Individual floating home, remodelled by Ernest L Woods in 1928.
A warm, friendly welcome
See on board the houseboat, visit the touring shop and relax on the riverside.
We look forward to welcoming visitors in 2018, as we celebrate ninety years since the rebuilding of a truly unique vessel.
Andrew, Timothy and Christopher
21 June 2012
Country Houseboat Rescue
Andrew tapping nails to hold the refurbished
cedar panel boards into place
The refitting out of the saloon, as part of the second phase of Heather's restoration is almost completed. Renewing the woodwork has been a very slow process and there are many more finishing details on board ahead. The houseboat has been described as presentable or 'shabby chic.' Although, we are also mindful not to over restore Heather.
Having removed most of the sections of ceiling panelling on both sides of the saloon, we discovered the timbers behind them were worn in places. Previously, there was little air flow behind this space, which lead to corrosion. The nineteen twenties horizontal soft wood battens, most of the ends of the oak roof beams and some of the cedar panels had suffered wear.
Firstly, the decayed timbers were removed. The woodwork was then cleaned and thoroughly soaked by brushing and spraying Advanced Chemical Specialities water based wood treatment, to stop any potential rot.
The complex and labour intensive process of renewal has been just like piecing together a large jigsaw puzzle. New tanalised battens, running horizontally, were fixed with strong mastic ~ as opposed to dozens of steel screws and nails. The upper portion of the bilges (behind the bottom section of the panelling) has been coated with best black anti foul, after a suggestion by Nigel Royall Esq. This replicates the thick coats of bitumen tar, which has mostly disappeared with the passage of time. The paint reinvigorates and protects the inside of the hull against bugs and rot.
The neat cedar panel boards, with planededges, were originally attached to the battens with galvanised iron cut clasp nails. We numbered the panels and found them easy to split and dent. After enquiring at nearby Tim Collin Timber Yard, on the Rhond at Hoveton; the crew discovered that the cedar used on board Heather was probably North American in origin. It is virtually irreplaceable today, as modern forested timber is often fast grown and is usually green or 'wet', as opposed to being seasoned.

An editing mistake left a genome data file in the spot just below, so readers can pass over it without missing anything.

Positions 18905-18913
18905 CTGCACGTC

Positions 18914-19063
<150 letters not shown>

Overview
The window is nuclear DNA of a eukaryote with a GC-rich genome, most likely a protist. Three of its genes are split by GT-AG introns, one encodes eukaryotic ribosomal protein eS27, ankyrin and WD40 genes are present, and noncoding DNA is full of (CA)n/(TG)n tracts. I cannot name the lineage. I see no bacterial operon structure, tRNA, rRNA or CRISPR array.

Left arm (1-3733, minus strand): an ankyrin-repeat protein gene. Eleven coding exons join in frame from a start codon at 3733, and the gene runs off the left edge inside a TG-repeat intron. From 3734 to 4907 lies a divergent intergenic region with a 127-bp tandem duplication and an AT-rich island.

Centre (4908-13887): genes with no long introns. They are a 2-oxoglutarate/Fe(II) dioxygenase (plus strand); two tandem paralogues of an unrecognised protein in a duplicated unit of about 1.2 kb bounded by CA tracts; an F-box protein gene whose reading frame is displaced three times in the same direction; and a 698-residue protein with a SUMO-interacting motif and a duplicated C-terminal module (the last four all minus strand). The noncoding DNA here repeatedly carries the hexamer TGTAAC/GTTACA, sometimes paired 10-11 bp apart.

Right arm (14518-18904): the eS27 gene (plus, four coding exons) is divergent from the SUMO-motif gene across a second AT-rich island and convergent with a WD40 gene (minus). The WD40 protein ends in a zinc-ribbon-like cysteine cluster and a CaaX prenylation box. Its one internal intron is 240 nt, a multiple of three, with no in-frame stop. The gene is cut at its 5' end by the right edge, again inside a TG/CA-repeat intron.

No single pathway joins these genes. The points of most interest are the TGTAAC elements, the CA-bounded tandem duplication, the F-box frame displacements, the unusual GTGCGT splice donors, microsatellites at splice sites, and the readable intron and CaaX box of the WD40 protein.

With some difficulty, the damaged panel boards were individually repaired and cleaned. We decided to reuse panelling from the wardrobe to repair damaged sections in the saloon. (The inside of the wardrobe will be left bare, so the various types of wood used in Heather's original construction can be seen.) This was one of the most labour intensive and fiddly parts of the on board restoration. The crew pieced the panel boards together, placed them in a frame and glued them with mastic.
Over fifty years of thick paint and varnish, daubed on the panels has been tidied. We rehung the panels with new stainless steel nails and screws. Any blemishes like holes were filled and the boards were sanded. We then painted both the roof head lining and panelling in a smart ivory finish. It is strange that most of the hard graft, undertaken over weeks, will be hidden beneath the sections of panelling!
Heather's costly maintenance is funded by her part owners and some donations. Curiously, unlike larger craft (UK historic ships over 33 foot in length), charitable trusts and local statutory organisations, we receive no external funding. Hopefully, a buoyant future lays ahead for the unique and diverse fleet of historic craft, surviving in Broadland.
Come and see the houseboat and our small shop at our events this season. (The shop may only be open at certain events.)